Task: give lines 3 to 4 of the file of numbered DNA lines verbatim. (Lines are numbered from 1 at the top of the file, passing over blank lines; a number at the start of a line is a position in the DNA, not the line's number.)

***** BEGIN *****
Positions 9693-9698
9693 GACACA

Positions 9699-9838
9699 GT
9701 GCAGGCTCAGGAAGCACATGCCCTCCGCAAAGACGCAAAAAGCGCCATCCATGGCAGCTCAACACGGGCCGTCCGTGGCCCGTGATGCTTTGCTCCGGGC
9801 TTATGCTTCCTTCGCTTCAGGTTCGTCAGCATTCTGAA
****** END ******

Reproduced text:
Positions 9699-9838
9699 GT